Bluesnarfing: what you need to know
When buying a technological device today, whether it’s a smartphone, a speaker, a keyboard or a smart watch, one of things people look for is Bluetooth compatibility. And who could blame them when Bluetooth has become a ubiquitous feature of technology that everyone can’t live without. But just like any technology, convenience can quickly turn into chaos when fallen into the wrong hands. With that in mind, here’s what you need to know to guard against cybercriminals when using Bluetooth.
Google paid a settlement fee of $7million for unauthorized data collection from unsecured wireless networks in 2013. While their intention likely wasn’t theft, many disagreed and called them out for Bluesnarfing, a method most hackers are familiar with.
What is it?
Bluesnarfing is the use of Bluetooth connection to steal information from a wireless device, particularly common in smartphones and laptops. Using programming languages that allow them to find Bluetooth devices left continuously on and in “discovery” mode, cybercriminals can attack devices as far as 300 feet away without leaving any trace.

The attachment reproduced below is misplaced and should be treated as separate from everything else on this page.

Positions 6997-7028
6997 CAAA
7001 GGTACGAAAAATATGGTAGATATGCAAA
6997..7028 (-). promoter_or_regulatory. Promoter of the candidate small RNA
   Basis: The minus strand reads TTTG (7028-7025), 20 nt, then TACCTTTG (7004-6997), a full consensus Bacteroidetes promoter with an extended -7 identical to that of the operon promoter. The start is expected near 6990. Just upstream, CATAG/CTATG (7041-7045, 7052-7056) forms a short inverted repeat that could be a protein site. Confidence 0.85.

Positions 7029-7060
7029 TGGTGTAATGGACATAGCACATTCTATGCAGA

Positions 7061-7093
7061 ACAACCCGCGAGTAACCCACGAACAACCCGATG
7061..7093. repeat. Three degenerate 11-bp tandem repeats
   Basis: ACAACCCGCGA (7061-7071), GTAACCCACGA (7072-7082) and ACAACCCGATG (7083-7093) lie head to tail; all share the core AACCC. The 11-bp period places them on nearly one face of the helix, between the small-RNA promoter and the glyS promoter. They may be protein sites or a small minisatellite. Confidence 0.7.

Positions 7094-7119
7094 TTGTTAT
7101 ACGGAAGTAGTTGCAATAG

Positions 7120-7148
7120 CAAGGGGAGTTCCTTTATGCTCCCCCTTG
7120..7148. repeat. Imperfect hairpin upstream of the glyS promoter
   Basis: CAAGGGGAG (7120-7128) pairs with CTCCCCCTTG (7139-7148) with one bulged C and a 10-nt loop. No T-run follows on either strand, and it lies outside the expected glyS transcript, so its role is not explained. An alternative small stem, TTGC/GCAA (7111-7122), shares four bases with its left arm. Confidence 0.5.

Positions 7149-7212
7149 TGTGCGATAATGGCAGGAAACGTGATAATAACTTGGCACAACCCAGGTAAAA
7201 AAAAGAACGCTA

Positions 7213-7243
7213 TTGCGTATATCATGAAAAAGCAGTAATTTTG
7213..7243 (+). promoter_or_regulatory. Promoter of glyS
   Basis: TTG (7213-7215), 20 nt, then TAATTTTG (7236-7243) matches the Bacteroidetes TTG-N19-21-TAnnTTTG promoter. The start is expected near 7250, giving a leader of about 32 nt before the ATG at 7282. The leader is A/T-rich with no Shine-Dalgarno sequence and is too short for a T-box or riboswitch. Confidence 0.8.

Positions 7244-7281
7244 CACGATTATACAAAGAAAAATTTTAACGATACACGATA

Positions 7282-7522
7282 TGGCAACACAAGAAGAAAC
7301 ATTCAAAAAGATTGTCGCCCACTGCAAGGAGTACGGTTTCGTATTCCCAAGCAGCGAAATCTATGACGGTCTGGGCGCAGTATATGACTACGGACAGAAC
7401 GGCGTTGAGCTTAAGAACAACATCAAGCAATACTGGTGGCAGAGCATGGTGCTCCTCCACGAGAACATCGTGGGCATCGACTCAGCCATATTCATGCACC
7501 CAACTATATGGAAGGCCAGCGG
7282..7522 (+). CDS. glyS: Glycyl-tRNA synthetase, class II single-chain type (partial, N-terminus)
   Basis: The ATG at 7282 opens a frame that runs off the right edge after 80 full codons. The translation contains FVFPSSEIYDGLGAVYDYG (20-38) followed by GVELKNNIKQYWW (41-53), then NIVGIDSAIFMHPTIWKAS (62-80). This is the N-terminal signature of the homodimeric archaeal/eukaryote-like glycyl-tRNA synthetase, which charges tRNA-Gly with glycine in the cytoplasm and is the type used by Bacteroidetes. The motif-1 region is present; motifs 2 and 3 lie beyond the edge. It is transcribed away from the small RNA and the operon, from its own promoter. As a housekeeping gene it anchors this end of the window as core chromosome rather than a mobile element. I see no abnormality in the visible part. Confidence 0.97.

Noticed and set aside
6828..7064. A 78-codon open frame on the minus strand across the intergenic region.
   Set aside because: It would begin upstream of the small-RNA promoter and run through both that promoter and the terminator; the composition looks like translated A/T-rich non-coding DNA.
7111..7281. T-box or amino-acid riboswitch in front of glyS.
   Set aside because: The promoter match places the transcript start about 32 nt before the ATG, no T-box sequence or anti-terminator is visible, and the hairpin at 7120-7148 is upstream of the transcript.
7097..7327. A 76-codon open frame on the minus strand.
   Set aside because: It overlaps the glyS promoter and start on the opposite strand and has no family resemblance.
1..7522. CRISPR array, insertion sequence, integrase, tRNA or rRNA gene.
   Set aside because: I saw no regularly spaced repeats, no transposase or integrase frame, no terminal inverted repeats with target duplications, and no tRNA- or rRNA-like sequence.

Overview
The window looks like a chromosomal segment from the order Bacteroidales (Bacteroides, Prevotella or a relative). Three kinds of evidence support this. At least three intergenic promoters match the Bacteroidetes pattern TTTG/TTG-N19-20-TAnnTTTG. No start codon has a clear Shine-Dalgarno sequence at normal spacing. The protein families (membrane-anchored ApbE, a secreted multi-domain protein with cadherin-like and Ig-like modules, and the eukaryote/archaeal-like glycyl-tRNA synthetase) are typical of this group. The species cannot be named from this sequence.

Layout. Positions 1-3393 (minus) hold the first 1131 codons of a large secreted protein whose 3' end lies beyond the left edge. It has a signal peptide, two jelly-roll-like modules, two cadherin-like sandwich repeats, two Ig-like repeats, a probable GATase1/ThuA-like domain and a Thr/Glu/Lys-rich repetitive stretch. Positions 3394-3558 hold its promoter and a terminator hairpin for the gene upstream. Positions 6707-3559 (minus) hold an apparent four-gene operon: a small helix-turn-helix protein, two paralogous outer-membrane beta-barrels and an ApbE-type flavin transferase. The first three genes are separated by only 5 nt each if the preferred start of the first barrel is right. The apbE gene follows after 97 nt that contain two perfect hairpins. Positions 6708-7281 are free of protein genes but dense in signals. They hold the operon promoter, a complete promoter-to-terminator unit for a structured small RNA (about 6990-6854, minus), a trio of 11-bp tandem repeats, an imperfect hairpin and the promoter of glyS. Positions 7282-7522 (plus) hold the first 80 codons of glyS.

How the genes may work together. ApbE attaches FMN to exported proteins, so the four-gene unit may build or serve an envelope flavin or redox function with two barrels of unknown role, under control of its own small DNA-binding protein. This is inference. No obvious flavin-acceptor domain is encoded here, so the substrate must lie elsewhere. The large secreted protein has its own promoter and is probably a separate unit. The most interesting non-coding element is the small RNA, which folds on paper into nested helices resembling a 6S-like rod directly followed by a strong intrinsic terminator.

Once a device is compromised, hackers have access to everything on it: contact, emails, passwords, photos, and any other information. To make matters worse, they can also leave victims with costly phone bills by using their phone to tap long distance and 900-number calls.
What preventive measures can you take?
The best way is to disable Bluetooth on your device when you’re not using it, especially in crowded public spaces, a hacker’s sweet spot. Other ways to steer clear of Bluesnarfing include:
Switching your Bluetooth to “non-discovery” mode
Using at least eight characters in your PIN as every digit adds approximately 10,000 more combinations required to crack it
Never accept pairing requests from unknown users
Require user approval for connection requests (configurable in your smartphone’s security features)
Avoid pairing devices for the first time in public areas
Bluesnarfing isn’t by any means the newest trick in a cybercriminal’s book, but that doesn’t mean it’s any less vicious. If you’d like to know more about how to keep your IT and your devices safe, give us a call and we’ll be happy to advise.
Published with permission from TechAdvisory.org. Source.